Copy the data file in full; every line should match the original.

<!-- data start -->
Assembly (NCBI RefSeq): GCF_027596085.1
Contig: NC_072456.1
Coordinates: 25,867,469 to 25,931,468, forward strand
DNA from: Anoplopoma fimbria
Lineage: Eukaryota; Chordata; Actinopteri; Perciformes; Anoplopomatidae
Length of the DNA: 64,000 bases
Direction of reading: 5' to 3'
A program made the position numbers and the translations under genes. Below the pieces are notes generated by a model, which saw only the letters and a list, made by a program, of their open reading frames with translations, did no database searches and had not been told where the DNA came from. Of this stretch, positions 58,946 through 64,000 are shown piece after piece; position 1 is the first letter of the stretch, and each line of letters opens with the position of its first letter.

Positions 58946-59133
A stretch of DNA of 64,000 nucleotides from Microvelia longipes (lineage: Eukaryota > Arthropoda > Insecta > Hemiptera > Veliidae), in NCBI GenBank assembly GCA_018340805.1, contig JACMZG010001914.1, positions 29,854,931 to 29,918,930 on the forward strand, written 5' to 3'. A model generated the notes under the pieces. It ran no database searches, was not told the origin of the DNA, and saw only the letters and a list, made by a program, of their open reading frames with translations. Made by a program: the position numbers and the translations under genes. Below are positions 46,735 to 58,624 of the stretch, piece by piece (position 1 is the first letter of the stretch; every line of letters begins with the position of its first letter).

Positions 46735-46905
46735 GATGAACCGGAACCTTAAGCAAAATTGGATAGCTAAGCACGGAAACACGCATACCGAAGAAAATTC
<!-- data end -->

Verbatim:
Assembly (NCBI RefSeq): GCF_027596085.1
Contig: NC_072456.1
Coordinates: 25,867,469 to 25,931,468, forward strand
DNA from: Anoplopoma fimbria
Lineage: Eukaryota; Chordata; Actinopteri; Perciformes; Anoplopomatidae
Length of the DNA: 64,000 bases
Direction of reading: 5' to 3'
A program made the position numbers and the translations under genes. Below the pieces are notes generated by a model, which saw only the letters and a list, made by a program, of their open reading frames with translations, did no database searches and had not been told where the DNA came from. Of this stretch, positions 58,946 through 64,000 are shown piece after piece; position 1 is the first letter of the stretch, and each line of letters opens with the position of its first letter.

Positions 58946-59133
A stretch of DNA of 64,000 nucleotides from Microvelia longipes (lineage: Eukaryota > Arthropoda > Insecta > Hemiptera > Veliidae), in NCBI GenBank assembly GCA_018340805.1, contig JACMZG010001914.1, positions 29,854,931 to 29,918,930 on the forward strand, written 5' to 3'. A model generated the notes under the pieces. It ran no database searches, was not told the origin of the DNA, and saw only the letters and a list, made by a program, of their open reading frames with translations. Made by a program: the position numbers and the translations under genes. Below are positions 46,735 to 58,624 of the stretch, piece by piece (position 1 is the first letter of the stretch; every line of letters begins with the position of its first letter).

Positions 46735-46905
46735 GATGAACCGGAACCTTAAGCAAAATTGGATAGCTAAGCACGGAAACACGCATACCGAAGAAAATTC